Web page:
On Tues., Feb 8th I arose at 4:45am to yet another rain storm. I awoke at this ungodly hour to catch the first and cheapest flight out to Canberra to retrieve the filmmaker visas for our upcoming adventure to PNG. In the past 24 hours the voyage had become a bit more complicated in that I would also be interviewing Shirley Campbell, visiting Professor at ANU and someone who has done extensive fieldwork in the Trobriands and published a book on Kula. Tripod and camera strapped tightly to my back, I set off for Canberra, Australia's national capital, a city filled with lots of parks which boast little more than field upon field of yellowing grass. Apparently it was designed (by Walter Burley Griffin) to represent the geometric patterns in crystals. Couldn't quite make that out. Hung out for a while at the gates of the PNG High Commission waiting for it to open, drank coffee and waited 2 hours for the visa officer to process everything and GOT THE VISAS (the saga ends) Prof. Campbell then picked me up on the corner and took me to her house which was filled with Trobriand artifacts (some of the most beautiful I've seen yet). I think Shirley and I were feeling equally unprepared for the interview, so we sat and chatted for a while, looked around for a spot where the light wouldn't be too crazy in it's fluctuations (as time wore on that would change) and began the interview. Unfortunately, the first 15 minutes of the interview were lost to technical difficulties/malfunctions/I f-ed up, but in the end it worked out as she was more comfortable, open and versed as a result.
On the whole, Prof. Campbell was extremely inspired by Malinowski's work, methodology and, as was Prof McIntyre, sympathetic to his feelings of alienation and frustration in his controversial field journals (released after his death). For now though, that feels like an aside because when I asked Shirley to give a description of kula - the trading ritual that fascinated Malinowski in the early 20th century and continues to fascinate fieldworkers to this day - she gave the most elaborate and enthralling account. And, spontaneously, she produced a story about two of the more treasured kula pieces that Malinowski had recorded during his fieldwork back in 1918 and that were still in circulation when she was there. (FYI: Kula is a trading system - specifically the trading of armshells and necklaces - among a ring of islands including the Trobriands. Kula pieces serve as a kind of status currency and also serve to establish a kinship/lineage among the people of the various islands. They are coveted and seduced from holder to holder and are traded in a highly ritualized way.) It was a moving and dramatic story...a young man had come into possession of these pieces because his uncle had passed away (most likely poisoned). The young man was warned that he should not have the kula, that he should trade them, get rid of them as soon as possible or he too might be poisoned. He didn't. Weeks later, after her return to Australia, Campbell learned that he had been poisoned and was dead..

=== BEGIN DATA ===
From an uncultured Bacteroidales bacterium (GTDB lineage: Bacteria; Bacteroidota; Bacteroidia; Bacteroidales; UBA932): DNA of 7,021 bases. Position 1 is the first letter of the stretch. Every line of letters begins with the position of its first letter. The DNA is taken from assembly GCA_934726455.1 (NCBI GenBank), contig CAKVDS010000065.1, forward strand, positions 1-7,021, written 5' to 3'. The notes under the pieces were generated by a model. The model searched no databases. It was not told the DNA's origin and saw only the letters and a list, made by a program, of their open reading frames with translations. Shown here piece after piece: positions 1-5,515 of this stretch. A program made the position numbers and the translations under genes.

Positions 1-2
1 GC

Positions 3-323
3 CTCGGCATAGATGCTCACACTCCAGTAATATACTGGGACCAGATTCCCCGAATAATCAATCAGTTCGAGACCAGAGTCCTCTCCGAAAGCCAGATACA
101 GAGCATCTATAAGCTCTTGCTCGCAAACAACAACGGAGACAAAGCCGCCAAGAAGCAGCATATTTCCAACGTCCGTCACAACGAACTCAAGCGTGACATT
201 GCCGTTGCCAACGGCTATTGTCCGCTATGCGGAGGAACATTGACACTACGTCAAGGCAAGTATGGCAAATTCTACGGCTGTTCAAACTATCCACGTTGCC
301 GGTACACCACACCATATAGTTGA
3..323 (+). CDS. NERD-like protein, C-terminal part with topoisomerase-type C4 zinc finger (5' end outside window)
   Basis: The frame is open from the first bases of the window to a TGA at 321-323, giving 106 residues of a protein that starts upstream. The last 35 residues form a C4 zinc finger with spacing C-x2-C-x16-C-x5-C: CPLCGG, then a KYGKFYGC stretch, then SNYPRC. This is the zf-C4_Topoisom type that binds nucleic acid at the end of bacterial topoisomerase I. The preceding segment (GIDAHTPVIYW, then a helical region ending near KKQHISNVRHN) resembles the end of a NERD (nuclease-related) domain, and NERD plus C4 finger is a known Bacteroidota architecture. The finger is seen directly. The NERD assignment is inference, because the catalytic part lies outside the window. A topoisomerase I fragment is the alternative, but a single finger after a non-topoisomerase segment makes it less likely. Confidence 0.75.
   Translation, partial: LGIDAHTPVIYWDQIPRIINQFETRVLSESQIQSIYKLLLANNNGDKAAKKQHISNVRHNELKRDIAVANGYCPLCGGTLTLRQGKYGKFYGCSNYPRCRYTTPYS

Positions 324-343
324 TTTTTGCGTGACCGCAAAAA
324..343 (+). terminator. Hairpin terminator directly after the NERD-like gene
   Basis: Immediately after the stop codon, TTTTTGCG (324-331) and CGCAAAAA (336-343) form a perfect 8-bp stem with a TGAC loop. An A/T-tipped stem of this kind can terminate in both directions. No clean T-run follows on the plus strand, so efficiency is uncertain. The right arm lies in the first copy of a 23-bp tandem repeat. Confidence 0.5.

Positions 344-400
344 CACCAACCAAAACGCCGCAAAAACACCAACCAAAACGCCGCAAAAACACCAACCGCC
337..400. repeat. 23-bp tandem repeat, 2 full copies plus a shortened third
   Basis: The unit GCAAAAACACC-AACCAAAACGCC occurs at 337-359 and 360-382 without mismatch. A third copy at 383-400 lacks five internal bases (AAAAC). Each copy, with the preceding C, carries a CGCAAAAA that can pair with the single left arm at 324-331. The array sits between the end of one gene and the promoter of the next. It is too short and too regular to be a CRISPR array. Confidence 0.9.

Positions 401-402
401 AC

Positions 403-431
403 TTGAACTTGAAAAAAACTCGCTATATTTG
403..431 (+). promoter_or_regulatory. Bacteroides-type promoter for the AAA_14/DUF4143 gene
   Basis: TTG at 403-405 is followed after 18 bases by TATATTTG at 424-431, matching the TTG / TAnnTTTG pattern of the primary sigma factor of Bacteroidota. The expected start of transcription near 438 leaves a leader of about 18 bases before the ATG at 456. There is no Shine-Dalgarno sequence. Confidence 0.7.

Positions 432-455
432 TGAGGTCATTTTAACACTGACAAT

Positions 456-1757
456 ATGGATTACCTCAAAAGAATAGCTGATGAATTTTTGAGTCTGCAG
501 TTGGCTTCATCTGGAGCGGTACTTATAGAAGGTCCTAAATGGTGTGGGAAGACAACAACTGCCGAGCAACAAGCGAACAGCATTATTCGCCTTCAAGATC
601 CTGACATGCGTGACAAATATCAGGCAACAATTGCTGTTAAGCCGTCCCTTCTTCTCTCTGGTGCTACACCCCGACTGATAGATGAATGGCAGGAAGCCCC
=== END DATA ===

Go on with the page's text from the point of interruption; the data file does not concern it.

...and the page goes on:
We leave for PNG on Monday. We're psyched.
While Kelly was on her whirlwind tour of Canberra, I spent the day viewing archival footage at the Melbourne Museum and the State Library. The Museum has some of the earliest footage ever shot in Papua New Guinea (1926). This includes quite a bit of footage from the Trobriands. This material was shot just 8 years after Malinowski did his last expedition there so it is probably the closest we'll get to seeing through his eyes on film. I also found footage from Melbourne in 1910- "Marvelous Melbourne," an advertisement for the wonders of the city in 1910. Very nice, but Australia screensound informs me that it will cost $17/second to use it so we're out of luck. It was a quiet, rainy day and a good one for sitting inside and drifiting back to the earliest decades of the 1900s.